There’s no question that it pays to take the time to calculate the lifetime value of a donor, especially when fundraising is all about the numbers.
- How much money you raise.
- How many donors support your organization.
- How many donate year after year.
Dig past the dollar signs, and the numbers become fortune tellers, showing you how effective your fundraising efforts are and hinting at changes that could make big differences in the future.
Why it matters
Knowing the lifetime value of your donors is key. If the number is high, it indicates you are raising sizable gifts and convincing donors to give year after year. If the number is less than you would like, there could be problems: too many small, one-time gifts, too much or too little solicitation, too little engagement with donors.
Where to start
Calculating the average lifetime value of a donor requires data that you should be collecting about current donors. Here’s the equation, and a simple explanation of how to get the numbers you need to do the calculation.
- Average annual donation. This is total annual gifts divided by total donors. For example, if your organization raised $65,000 in 2015 from 1,000 donors, the average annual gift is $65.
- Attrition rate. To calculate attrition rate, calculate the number of donors who gave in a year. Let’s say 1,500 people gave in 2014. Then look at how many of those donors gave again in 2015. We’ll say it is 1,250. Divide donors in 2015 by donors in 2014. To get a percentage, you subtract that number, in this case 80, from 100. Your attrition rate is 20 percent. (By the way, fundraising experts estimate that only 5 percent of fundraising offices know their donor attrition rate.)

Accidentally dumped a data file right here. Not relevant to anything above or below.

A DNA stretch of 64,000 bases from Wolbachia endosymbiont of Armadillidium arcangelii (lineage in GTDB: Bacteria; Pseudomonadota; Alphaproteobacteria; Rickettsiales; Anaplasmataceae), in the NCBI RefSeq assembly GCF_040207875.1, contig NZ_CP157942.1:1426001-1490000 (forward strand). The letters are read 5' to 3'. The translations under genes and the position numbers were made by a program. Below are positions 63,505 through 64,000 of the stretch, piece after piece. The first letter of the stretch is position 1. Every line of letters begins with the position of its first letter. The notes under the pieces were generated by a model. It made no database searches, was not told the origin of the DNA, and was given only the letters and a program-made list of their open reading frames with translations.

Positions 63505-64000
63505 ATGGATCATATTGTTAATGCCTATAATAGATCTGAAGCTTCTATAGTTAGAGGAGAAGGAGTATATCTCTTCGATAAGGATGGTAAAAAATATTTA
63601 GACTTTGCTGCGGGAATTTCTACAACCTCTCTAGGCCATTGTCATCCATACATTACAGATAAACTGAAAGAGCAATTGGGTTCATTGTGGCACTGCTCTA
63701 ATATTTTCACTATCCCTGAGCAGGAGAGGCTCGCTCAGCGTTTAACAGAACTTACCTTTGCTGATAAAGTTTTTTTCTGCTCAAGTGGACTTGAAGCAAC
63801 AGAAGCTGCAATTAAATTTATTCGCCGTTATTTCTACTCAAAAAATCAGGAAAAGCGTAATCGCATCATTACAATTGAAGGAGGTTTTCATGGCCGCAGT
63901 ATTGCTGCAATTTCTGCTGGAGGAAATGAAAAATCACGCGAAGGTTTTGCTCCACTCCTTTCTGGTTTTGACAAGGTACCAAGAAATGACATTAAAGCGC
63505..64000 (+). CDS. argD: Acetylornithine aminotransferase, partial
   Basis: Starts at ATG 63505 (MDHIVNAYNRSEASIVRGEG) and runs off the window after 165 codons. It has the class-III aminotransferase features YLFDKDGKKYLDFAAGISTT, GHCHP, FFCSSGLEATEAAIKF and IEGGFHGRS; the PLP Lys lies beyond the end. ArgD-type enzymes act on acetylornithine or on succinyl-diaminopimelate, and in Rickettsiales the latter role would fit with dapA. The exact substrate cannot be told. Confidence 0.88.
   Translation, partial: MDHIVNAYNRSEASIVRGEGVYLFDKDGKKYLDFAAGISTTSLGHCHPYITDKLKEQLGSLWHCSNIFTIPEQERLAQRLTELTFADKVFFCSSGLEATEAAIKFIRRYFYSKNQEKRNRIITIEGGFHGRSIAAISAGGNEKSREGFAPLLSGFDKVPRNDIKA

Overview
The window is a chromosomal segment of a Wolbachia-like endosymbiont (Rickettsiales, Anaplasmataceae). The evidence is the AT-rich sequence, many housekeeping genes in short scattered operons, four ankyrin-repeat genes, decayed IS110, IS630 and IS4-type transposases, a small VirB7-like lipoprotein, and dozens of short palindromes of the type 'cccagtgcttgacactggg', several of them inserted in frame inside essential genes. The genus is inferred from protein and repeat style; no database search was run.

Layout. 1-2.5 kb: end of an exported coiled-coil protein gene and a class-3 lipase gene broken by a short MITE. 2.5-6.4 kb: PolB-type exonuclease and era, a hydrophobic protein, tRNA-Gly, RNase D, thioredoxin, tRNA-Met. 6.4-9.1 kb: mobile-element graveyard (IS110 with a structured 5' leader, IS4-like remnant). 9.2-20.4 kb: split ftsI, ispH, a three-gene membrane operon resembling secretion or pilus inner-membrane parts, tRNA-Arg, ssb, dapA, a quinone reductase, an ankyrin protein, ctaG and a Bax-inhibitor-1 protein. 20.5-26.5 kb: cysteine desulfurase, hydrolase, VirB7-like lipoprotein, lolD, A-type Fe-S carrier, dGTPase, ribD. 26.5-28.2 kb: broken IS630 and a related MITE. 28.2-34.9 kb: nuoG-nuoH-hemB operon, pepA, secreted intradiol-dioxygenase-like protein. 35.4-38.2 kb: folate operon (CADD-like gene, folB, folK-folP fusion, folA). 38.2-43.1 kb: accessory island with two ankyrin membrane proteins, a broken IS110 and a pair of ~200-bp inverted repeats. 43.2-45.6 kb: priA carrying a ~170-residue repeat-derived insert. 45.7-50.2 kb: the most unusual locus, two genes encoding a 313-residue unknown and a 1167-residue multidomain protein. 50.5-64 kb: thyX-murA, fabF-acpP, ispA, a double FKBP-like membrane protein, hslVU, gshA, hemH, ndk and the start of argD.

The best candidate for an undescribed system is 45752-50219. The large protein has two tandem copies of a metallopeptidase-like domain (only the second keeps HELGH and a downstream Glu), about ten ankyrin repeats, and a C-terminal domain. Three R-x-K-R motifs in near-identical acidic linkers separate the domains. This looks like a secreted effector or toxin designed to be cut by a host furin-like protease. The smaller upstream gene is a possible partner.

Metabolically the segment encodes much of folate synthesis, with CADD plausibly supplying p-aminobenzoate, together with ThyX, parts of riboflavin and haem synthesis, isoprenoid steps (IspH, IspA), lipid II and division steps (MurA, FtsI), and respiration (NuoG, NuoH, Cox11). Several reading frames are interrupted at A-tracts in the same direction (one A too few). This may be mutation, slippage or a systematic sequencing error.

- Average lifetime value. Divide 65 by .20. Your average lifetime donor value is $325.
Knowledge is power
With this number in hand, you can study ways to improve it. For example, through some simple shifts in marketing, the average annual donation can be bumped up.
- Create donor response cards with higher suggested minimum gifts.
- Create premium donor programs that recognize higher giving levels.
- Place more emphasis on monthly or quarterly giving, which typically increases a donor’s overall gift.
- Coach phone volunteers to ask donors to up their level of giving.
You can also use strategic marketing to lower the donor attrition rate. In our example above, decreasing average attrition 5 percent would increase the average lifetime value of a donor to $433.
Retain donors and decrease attrition
Develop a thank-you program that includes written and person-to-person communication. For example, use your contact management system to send automated thank-you notes to new donors. Follow up with thank-you phone calls from staff, board members or those who benefit from gifts.
Keep donors informed. People like to know how their gifts are being used. Reach out to them with news about your organization. These pieces, whether direct mail, email or social media posts, are not blatant fundraising appeals, but are designed to inform donors so that when they are asked to support the organization, they will understand why their help is needed.
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